Cologne

Luke Fowler and Toshiya Tsunoda, Ridges on the Horizontal Plane (detail), 2010–11, 16-mm film and slide projection.

Luke Fowler and Toshiya Tsunoda, Ridges on the Horizontal Plane (detail), 2010–11, 16-mm film and slide projection.

Luke Fowler and Toshiya Tsunoda

Luke Fowler and Toshiya Tsunoda, Ridges on the Horizontal Plane (detail), 2010–11, 16-mm film and slide projection.

The documentary films of Luke Fowler have rapidly achieved renown for their experimental style—a mélange of archival footage, new interviews, and scenes of everyday surroundings joined together to form only the loosest semblance of narrative. Fowler’s form parallels the inscrutability of his subjects, drawn from the margins of society and thought: Cornelius Cardew’s Scratch Orchestra (the subject of Pilgrimage from Scattered Points, 2006) welcomed both virtuosos and amateurs, while psychiatrist Ronald D. Laing’s alternative mental illness treatment center (the subject of What You See Is Where You’re At, 2001) encouraged patients to heal themselves without recourse to medication. Fowler’s most recent project, a collaboration with Toshiya Tsunoda titled Ridges on the Horizontal Plane, 2010–11, leaves behind the fringe subjects that have brought Fowler acclaim, and focuses instead on a new model of expanded cinema. What might seem an abandonment of the radical political sympathies and representation critique of his earlier work is, however, a turn to the development of an equally radical aesthetic form.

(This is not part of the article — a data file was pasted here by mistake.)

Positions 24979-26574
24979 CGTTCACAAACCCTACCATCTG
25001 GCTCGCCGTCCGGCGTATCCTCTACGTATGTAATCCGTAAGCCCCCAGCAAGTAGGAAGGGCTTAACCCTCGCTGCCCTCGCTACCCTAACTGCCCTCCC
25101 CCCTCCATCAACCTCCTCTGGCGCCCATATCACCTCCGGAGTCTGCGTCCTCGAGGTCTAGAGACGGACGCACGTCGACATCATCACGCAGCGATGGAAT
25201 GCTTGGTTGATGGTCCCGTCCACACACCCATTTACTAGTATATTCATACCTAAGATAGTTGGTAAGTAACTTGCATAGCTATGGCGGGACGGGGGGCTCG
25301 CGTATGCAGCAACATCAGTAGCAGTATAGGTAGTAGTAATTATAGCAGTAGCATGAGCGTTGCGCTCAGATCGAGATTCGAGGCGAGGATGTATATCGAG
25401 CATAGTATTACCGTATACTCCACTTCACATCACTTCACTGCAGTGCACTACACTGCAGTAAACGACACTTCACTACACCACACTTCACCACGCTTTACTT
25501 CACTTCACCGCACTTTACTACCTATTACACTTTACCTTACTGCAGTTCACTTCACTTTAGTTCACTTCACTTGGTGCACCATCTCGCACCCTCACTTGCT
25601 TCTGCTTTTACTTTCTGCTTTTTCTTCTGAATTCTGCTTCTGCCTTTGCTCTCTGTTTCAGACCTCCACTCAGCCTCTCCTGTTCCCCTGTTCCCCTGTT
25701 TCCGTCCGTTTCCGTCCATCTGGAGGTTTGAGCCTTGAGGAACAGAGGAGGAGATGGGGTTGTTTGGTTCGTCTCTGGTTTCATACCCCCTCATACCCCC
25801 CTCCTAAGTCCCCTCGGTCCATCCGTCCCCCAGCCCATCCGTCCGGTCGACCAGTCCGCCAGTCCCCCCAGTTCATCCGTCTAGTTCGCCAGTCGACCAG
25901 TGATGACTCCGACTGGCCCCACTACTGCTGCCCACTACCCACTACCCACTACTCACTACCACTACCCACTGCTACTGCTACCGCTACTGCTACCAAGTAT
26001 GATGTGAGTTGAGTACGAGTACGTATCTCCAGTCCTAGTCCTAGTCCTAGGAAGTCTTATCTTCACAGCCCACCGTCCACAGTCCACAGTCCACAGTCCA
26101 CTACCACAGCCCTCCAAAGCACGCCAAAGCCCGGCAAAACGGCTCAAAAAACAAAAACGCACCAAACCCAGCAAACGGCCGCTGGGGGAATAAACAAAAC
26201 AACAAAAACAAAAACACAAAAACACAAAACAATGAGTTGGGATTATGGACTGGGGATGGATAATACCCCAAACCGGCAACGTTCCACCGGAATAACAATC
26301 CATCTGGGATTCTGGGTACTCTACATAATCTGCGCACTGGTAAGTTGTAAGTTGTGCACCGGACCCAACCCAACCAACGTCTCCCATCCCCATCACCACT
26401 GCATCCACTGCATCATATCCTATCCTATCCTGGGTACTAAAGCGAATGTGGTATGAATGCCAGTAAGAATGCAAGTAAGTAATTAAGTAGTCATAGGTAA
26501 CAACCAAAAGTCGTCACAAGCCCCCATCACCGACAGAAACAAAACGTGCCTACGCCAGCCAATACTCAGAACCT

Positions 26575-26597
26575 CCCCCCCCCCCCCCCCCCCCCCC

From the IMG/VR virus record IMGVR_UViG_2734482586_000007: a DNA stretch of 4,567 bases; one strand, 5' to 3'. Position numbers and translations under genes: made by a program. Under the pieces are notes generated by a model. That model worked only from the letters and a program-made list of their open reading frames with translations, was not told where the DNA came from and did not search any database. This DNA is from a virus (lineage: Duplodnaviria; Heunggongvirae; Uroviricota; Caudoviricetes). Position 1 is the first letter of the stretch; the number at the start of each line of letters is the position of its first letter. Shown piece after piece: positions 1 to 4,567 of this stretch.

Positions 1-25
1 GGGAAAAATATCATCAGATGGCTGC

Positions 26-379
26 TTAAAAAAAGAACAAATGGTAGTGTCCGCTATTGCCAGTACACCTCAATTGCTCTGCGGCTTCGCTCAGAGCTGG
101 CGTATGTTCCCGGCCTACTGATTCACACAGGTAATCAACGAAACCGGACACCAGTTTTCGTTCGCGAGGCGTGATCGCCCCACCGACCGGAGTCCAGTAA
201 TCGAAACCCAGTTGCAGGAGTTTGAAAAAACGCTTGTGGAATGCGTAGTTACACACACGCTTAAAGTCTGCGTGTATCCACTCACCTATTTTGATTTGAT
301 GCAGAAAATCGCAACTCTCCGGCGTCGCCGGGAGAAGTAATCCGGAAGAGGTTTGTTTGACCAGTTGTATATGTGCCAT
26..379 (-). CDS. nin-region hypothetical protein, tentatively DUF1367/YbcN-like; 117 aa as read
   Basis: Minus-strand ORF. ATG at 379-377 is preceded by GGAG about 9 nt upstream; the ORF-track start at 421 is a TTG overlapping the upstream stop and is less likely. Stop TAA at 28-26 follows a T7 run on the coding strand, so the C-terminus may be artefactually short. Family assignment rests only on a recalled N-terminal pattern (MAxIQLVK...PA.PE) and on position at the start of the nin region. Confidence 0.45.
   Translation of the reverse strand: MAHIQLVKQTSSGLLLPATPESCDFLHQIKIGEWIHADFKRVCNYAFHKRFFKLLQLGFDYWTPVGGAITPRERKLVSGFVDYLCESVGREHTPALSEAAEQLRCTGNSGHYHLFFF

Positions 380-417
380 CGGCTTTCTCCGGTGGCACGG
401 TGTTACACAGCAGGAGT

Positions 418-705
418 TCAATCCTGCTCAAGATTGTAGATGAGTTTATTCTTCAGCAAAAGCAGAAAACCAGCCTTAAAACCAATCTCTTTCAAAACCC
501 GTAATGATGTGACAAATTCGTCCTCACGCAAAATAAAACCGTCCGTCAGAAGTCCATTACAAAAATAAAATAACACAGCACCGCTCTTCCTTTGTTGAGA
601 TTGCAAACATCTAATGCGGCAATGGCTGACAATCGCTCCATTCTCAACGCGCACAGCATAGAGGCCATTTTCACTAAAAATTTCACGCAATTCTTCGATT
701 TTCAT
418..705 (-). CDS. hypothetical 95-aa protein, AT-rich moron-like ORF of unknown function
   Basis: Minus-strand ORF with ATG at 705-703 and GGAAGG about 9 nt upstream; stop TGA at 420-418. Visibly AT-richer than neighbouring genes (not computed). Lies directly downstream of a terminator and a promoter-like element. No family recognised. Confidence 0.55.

Ridges, the centerpiece of the exhibition in Cologne, advances the exploratory format of Fowler and Tsunoda’s 2008 installation Composition for Flutter Screen, in which film portraits of environmentally responsive phenomena—water, fire, a vibrating wire—were projected onto a loosely hung fabric screen. The breeze from an electric fan distorted the screen and its image, indexing the dependence of cinematic perception on air pressure and light. Ridges richly develops this proposition through an operation of doubling. Projectors cast still and moving images onto both sides of a diaphanous screen, which undulates in response to two oscillating fans. Two miked piano wires, drawn horizontally across either side of the screen, bisect the images; their haunting frisson of tones mutates in response to shifting airflows and occasional brushes by the screen. The images, shot in Cologne on 16-mm film or photographed as color slides, depict subtle signs of movement and change in the everyday: rustling branches and curtains, semitransparent windows, surfaces made reflective by the presence of water.

A selection of solo works pressed the notion of doubling further still. Fowler’s photomontages, all 2010, are diaristic compositions of randomly paired half-frame images, and Tsunoda’s Temple Recording, 2010, documents in audio and photographs his capturing the bodily sounds of himself and a partner along with the noises of their environment as they sat outdoors observing the Japanese landscape—a collaborative reenactment of John Cage’s celebrated encounter with the non-quietude of his own body. In fact, while Ridges is clearly indebted to structuralist film and the legacies of expanded cinema, its indeterminate combination of unsynchronized audio and visual elements builds on Cagean strategies. The points of contact produced by the chance meeting of pairs constitute, for the artists, a “horizontal plane,” figured, for instance, as the “crack” in half-frame images or the horizon line of Tsunoda’s landscapes. Fowler and Tsunoda’s horizontal plane also references the artists’ experimental process of collaboration. It proposes a structure of stacks and overlays (as opposed to vertical, columnar divisions) wherein one element lies on top of the other, emphasizing touch over separation. With these formal advances in place, and with Cage (a loner who promoted collaboration) as lodestar, Fowler’s work has moved beyond a critique of the unrepresentability of the individual subject to an aesthetic proposition about the uncontainable and limitless possibilities of individual actors working in concert.

Natilee Harren